of the security affairs committee of the american public transportation association. mr. chairman, according to the transportation institute, since 1970 more than 2,000 separate attacks have occurred worldwide on surface transportation causing over 6,000 deaths and approximately 19,000 injuries. the government accountability office along with various government agencies have reported on or testified to congress that public transportation in america remains vulnerable to terrorist attacks and that al qaeda remains interested in targeting the transit sectorment and that more needs to be done to prevent and prepare for such a potential attack. while we've been very fortunate to date not having a direct terrorist attack carried out in our transit systems, we have indeed foiled plots and arrested individuals who intended to attack our systems. let me especially note that path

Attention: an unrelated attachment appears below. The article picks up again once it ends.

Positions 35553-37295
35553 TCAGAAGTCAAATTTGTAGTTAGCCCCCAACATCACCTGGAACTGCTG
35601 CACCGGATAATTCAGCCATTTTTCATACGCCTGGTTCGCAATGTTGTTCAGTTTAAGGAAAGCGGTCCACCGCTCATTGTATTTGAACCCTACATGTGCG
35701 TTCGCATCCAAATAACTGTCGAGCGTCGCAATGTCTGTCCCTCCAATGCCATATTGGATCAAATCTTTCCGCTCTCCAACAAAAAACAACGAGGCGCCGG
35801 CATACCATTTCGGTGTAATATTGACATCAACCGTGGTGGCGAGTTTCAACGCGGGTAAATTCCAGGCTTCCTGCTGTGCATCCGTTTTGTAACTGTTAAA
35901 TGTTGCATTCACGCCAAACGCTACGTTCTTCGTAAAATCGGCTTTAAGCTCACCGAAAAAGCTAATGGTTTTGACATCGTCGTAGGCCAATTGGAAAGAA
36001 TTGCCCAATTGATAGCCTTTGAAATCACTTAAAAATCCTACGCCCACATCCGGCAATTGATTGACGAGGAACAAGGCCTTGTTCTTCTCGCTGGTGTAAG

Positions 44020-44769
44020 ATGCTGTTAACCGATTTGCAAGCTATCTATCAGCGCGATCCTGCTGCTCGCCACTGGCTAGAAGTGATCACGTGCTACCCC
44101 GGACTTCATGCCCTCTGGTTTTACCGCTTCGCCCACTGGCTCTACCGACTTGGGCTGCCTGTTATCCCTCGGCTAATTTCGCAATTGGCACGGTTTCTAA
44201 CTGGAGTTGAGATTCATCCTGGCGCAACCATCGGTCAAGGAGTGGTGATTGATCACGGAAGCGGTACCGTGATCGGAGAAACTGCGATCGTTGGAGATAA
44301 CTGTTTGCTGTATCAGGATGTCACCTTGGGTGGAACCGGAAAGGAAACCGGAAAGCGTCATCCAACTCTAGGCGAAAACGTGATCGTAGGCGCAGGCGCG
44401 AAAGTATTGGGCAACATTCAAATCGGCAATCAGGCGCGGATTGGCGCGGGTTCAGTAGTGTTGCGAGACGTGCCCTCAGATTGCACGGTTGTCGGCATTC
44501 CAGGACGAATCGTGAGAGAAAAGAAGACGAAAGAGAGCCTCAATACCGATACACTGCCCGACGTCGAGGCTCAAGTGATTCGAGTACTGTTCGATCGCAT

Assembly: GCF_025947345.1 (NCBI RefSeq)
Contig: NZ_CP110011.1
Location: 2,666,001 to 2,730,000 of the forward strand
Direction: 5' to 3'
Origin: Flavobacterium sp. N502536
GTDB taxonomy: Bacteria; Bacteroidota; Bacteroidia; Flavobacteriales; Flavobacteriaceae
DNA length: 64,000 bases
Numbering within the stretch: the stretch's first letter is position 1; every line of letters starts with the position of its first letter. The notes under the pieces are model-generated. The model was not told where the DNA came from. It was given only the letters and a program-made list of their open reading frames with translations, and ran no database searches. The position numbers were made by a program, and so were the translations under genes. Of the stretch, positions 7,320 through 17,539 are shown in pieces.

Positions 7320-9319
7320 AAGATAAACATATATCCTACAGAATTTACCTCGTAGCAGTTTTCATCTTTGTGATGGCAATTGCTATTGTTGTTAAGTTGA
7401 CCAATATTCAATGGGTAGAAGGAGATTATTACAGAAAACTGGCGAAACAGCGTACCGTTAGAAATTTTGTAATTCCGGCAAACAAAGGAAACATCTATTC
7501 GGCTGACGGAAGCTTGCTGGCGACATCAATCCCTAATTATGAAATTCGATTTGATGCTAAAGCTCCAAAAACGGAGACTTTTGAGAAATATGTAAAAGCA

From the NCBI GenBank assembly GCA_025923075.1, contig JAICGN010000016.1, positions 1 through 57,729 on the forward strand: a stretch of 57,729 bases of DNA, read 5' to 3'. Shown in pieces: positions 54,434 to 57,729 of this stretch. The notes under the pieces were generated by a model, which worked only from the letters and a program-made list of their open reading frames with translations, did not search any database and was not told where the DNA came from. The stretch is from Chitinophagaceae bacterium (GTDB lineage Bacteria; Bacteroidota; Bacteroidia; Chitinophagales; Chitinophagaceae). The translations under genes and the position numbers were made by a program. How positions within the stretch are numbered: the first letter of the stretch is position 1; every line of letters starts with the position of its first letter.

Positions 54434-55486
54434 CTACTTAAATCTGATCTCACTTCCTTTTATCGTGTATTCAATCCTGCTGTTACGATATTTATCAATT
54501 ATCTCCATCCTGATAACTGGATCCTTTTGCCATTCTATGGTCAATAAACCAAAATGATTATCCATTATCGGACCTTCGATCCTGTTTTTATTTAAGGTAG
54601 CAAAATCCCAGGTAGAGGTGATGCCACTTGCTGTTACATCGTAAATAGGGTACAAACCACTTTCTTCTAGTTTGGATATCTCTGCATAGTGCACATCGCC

experienced the tremendous devastation of a terrorist attack as the result of the horrific attacks on the world trade center in 1993 and 2001. for this and many other reasons, i feel strongly that the funding commitment to fortifying our systems must match the recognized risks and threats. there was a tremendous need for security grants to secure and fortify our trans it systems across the country. in 2010, an survey of the members found that security investment needs in excess of $6.4 million nation -- billion, nationwide. this stated need contrasts with the recent trends in cuts to transit security grant programs including the fy-2012 allocation of $87 million in transit security. i urge congress to restore appropriations for the transit security grant program and this and the subsequent appropriation bills. while this is -- while there is